A flame test used to detect the presence of halogens in organic compounds. The Beilstein test is commonly used to identify Polyvinyl chloride (PVC). To conduct the test, a piece of Copper wire or copper gauze placed in a flame to burn off impurities. When the flame shows no green, the copper wire is removed and a small piece or drop of the material to be tested is placed on its surface, then metal is returned to the flame. A green flame is a positive result for the presence of a halogen compound.
Synonyms and Related Terms
pyrolysis test for chlorine; Beilsteinprobe (Deut.)
Physical and Chemical Properties
- Fluorine is not detected by this test.
- Fingerprints may give a false positive result.
Resources and Citations
- N.Odegaard, S.Carroll, W.Zimmt, Material Characterization Tests for Objects of Art and Archaeology Archetype Publications, London, 2000, p. 106.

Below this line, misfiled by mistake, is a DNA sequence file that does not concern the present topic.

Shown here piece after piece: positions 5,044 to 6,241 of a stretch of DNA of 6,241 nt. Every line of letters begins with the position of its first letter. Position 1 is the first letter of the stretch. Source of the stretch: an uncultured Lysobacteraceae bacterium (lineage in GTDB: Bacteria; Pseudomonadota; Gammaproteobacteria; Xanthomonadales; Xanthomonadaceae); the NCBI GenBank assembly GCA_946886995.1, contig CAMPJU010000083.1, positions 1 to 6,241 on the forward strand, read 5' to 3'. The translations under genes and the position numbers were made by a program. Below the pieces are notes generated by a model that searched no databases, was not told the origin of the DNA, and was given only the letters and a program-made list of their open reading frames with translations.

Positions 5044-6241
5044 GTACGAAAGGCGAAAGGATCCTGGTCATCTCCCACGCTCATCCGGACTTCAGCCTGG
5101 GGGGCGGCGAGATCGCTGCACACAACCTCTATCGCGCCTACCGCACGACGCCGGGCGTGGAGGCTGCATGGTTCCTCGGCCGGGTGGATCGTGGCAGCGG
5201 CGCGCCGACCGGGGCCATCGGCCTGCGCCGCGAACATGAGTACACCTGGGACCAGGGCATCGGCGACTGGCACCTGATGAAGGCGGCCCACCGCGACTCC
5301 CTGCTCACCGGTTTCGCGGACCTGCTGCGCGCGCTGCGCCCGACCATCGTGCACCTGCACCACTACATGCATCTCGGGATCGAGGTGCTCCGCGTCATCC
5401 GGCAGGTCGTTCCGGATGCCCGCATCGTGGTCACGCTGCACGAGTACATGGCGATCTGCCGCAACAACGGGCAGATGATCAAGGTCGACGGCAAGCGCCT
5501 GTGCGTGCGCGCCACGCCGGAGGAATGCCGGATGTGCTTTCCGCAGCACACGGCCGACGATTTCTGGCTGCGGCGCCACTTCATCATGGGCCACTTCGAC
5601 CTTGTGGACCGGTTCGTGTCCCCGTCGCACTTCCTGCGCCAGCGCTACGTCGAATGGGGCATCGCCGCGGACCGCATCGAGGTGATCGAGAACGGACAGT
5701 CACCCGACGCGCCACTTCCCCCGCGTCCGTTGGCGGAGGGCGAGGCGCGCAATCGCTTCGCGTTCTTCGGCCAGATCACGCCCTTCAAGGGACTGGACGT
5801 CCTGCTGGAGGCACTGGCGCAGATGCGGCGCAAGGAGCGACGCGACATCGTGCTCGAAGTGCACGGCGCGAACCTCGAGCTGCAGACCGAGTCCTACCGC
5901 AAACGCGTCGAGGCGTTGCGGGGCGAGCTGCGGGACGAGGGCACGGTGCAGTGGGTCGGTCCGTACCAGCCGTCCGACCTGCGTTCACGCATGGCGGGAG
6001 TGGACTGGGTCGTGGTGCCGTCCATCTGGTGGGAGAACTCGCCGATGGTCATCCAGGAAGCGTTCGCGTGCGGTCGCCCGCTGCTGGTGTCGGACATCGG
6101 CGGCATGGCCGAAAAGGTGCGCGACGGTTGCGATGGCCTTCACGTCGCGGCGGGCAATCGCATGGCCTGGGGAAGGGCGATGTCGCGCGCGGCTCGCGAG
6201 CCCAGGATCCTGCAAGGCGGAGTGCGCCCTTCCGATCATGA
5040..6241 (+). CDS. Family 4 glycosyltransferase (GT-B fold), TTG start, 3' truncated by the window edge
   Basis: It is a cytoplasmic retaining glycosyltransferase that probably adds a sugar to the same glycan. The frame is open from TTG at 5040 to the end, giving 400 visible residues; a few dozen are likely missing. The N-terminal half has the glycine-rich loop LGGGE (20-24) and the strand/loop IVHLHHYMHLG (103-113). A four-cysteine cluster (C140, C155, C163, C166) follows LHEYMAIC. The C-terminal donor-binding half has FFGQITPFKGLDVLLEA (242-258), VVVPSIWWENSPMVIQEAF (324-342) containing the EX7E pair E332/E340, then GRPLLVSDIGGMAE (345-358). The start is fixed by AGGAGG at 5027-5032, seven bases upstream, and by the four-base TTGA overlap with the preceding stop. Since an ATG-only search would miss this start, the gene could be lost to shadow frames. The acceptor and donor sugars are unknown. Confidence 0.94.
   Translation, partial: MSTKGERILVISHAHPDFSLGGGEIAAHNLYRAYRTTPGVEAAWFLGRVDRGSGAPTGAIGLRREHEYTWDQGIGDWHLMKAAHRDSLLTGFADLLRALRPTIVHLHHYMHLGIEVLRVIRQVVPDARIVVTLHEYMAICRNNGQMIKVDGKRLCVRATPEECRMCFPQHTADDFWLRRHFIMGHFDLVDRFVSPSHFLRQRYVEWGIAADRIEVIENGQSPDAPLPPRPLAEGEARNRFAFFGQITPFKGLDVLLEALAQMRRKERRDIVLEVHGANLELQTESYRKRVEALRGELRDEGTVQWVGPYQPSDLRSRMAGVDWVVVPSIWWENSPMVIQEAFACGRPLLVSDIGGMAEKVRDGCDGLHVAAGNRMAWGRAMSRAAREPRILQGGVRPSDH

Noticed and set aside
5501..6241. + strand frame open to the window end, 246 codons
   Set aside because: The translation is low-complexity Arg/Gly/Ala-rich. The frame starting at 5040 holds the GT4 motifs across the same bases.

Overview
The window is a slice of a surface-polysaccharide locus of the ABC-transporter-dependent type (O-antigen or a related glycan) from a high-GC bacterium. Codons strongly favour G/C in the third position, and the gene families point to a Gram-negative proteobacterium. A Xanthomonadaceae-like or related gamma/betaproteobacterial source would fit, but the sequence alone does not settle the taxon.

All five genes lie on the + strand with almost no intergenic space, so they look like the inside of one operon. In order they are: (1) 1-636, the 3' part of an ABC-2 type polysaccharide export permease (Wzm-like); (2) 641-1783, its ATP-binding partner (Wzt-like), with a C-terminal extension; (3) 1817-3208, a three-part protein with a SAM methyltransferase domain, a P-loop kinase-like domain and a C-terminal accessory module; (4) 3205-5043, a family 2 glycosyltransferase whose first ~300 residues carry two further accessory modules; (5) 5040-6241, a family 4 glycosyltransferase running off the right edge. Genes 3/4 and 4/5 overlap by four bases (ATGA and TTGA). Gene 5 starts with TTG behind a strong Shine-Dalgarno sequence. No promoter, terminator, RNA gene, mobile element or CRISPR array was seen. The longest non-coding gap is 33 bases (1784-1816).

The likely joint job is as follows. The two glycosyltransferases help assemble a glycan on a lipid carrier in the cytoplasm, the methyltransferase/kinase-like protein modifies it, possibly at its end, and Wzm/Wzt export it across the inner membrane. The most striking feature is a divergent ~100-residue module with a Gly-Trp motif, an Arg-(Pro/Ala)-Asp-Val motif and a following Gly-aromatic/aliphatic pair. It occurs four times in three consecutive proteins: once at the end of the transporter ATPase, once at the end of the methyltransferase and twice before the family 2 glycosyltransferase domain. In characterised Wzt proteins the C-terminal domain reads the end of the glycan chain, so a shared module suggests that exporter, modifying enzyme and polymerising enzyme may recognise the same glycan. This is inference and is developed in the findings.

- S.Williams, The Beilstein Test: A Simple Test to Screen Organic and Polymeric Materials for the Presence of Chlorine. CCI Notes No. 17/1, Canadian Conservation Institute, Ottawa, 1989.
- Pam Hatchfield, Pollutants in the Museum Environment, Archetype Press, London, 2002
- Richard S. Lewis, Hawley's Condensed Chemical Dictionary, Van Nostrand Reinhold, New York, 10th ed., 1993